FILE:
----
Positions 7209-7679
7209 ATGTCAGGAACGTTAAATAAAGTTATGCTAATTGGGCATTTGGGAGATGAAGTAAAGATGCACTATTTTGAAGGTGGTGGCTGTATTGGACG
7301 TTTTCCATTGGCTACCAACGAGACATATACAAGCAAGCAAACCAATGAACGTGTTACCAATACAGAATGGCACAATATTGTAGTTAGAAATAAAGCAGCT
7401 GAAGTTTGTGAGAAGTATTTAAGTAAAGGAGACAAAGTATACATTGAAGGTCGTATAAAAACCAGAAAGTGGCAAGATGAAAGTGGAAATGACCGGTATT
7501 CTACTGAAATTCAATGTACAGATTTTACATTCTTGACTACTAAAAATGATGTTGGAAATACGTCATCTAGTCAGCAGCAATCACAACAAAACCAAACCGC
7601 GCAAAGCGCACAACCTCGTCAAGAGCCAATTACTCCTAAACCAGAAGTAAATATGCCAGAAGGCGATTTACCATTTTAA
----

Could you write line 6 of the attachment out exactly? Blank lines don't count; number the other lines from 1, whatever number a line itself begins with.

7601 GCAAAGCGCACAACCTCGTCAAGAGCCAATTACTCCTAAACCAGAAGTAAATATGCCAGAAGGCGATTTACCATTTTAA